Regina police crack down on noisy vehicles, speeding after complaints from residents

·2 min read
Regina police say they issued 10 tickets for speeding in the Greens neighborhood, in east Regina, during a crackdown last week. (Rob Kruk/CBC - image credit)
Regina police say they issued 10 tickets for speeding in the Greens neighborhood, in east Regina, during a crackdown last week. (Rob Kruk/CBC - image credit)

The warmer weather means better driving conditions — but police in Regina are warning drivers not to get too excited.

Police say they have been targeting noisy vehicles and street racing in a neighborhood in the city's east end.

According to a tweet from Combined Traffic Services Saskatchewan, which focuses on traffic enforcement in both Regina and on Saskatchewan highways, 16 charges were laid on one night last week in The Greens area, in addition to numerous warnings.

"We will keep these projects up as long as there continues to be a problem with noise in the area," the April 28 tweet said.

The crackdown comes after complaints from residents in the area, according to police.

Sgt. Mark Verbeek, with the Regina Police Service traffic unit, says he wants people to be respectful of others while driving.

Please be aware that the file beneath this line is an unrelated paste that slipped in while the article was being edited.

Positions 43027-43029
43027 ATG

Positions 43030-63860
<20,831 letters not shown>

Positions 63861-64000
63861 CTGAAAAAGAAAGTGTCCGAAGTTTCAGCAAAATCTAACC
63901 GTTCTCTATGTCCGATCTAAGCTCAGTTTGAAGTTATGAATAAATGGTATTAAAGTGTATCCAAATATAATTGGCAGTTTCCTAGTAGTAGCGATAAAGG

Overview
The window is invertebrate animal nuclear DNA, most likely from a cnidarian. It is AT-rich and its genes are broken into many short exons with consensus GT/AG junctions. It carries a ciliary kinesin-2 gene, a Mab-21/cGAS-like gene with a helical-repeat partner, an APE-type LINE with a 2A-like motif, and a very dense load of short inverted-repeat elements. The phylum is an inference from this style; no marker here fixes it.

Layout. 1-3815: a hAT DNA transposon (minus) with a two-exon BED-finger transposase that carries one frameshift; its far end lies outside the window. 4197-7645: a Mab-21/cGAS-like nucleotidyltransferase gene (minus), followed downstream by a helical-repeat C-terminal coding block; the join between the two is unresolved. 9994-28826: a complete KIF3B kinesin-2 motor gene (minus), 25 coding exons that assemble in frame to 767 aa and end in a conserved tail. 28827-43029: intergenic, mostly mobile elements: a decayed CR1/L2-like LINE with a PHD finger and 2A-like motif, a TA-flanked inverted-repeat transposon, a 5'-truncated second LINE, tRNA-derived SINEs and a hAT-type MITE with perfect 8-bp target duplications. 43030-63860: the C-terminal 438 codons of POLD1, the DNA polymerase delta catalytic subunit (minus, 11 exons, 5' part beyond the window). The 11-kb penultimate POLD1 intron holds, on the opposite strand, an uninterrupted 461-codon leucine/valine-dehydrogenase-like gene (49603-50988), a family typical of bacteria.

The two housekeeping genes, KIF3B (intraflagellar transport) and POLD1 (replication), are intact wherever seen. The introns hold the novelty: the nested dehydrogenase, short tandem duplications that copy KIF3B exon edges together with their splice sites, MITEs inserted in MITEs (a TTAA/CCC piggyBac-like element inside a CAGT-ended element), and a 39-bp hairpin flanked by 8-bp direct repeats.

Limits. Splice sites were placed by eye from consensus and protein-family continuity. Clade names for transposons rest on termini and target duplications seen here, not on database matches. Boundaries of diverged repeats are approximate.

"We have to remember we're not the only vehicle on the road," he said.

Ken Linton/CBC
Ken Linton/CBC

A Wednesday tweet from the Regina Police Service said crackdowns in the area during the evenings last week led to a number of tickets

Among those were 10 speeding tickets, two tickets for unregistered vehicles, and two for suspended drivers, in addition to 14 warnings. Two vehicles were impounded, police said.

As well, three tickets were issued to people sitting in a car and drinking.

"Everybody that gets behind their wheel is responsible for that vehicle," Sgt. Verbeek said.

Ward 4 Coun. Lori Bresciani says she has heard complaints from residents about noise and street racing in the neighborhood.

She wants drivers to be aware that loud mufflers have an effect on people living in the area, and those people are paying attention.

"Residents have eyes on the street — they see what's happening," said Bresciani.

She hopes the latest round of ticketing will send a message to other drivers that the bad driving behaviour needs to stop.

The city's noise abatement bylaw says drivers are prohibited from creating "loud unnecessary noise in the operation of a motor vehicle upon a public street within the city."

Police say they will continue ticketing initiatives in areas where they receive complaints from residents.

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